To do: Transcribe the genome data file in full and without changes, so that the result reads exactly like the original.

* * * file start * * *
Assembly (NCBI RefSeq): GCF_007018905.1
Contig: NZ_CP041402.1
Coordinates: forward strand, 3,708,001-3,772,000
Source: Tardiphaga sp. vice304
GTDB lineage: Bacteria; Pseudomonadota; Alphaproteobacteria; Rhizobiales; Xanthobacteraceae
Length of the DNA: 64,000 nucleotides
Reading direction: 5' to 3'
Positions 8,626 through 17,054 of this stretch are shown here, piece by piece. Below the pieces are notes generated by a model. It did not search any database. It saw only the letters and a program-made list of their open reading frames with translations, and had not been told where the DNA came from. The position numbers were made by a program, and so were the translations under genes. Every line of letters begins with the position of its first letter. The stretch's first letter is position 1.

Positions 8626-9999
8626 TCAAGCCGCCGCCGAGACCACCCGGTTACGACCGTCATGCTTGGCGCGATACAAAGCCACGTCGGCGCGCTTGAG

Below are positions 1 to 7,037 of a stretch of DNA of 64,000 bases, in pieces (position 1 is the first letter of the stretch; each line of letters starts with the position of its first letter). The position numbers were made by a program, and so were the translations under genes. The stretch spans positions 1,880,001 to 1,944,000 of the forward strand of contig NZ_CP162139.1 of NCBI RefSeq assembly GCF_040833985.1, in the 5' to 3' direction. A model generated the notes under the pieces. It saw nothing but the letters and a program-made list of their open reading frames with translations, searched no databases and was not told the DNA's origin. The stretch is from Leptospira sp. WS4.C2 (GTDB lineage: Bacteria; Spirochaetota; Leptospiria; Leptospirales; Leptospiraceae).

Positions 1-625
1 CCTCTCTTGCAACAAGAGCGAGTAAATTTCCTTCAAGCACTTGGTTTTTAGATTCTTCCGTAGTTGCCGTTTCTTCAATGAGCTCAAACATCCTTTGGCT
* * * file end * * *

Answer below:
Assembly (NCBI RefSeq): GCF_007018905.1
Contig: NZ_CP041402.1
Coordinates: forward strand, 3,708,001-3,772,000
Source: Tardiphaga sp. vice304
GTDB lineage: Bacteria; Pseudomonadota; Alphaproteobacteria; Rhizobiales; Xanthobacteraceae
Length of the DNA: 64,000 nucleotides
Reading direction: 5' to 3'
Positions 8,626 through 17,054 of this stretch are shown here, piece by piece. Below the pieces are notes generated by a model. It did not search any database. It saw only the letters and a program-made list of their open reading frames with translations, and had not been told where the DNA came from. The position numbers were made by a program, and so were the translations under genes. Every line of letters begins with the position of its first letter. The stretch's first letter is position 1.

Positions 8626-9999
8626 TCAAGCCGCCGCCGAGACCACCCGGTTACGACCGTCATGCTTGGCGCGATACAAAGCCACGTCGGCGCGCTTGAG

Below are positions 1 to 7,037 of a stretch of DNA of 64,000 bases, in pieces (position 1 is the first letter of the stretch; each line of letters starts with the position of its first letter). The position numbers were made by a program, and so were the translations under genes. The stretch spans positions 1,880,001 to 1,944,000 of the forward strand of contig NZ_CP162139.1 of NCBI RefSeq assembly GCF_040833985.1, in the 5' to 3' direction. A model generated the notes under the pieces. It saw nothing but the letters and a program-made list of their open reading frames with translations, searched no databases and was not told the DNA's origin. The stretch is from Leptospira sp. WS4.C2 (GTDB lineage: Bacteria; Spirochaetota; Leptospiria; Leptospirales; Leptospiraceae).

Positions 1-625
1 CCTCTCTTGCAACAAGAGCGAGTAAATTTCCTTCAAGCACTTGGTTTTTAGATTCTTCCGTAGTTGCCGTTTCTTCAATGAGCTCAAACATCCTTTGGCT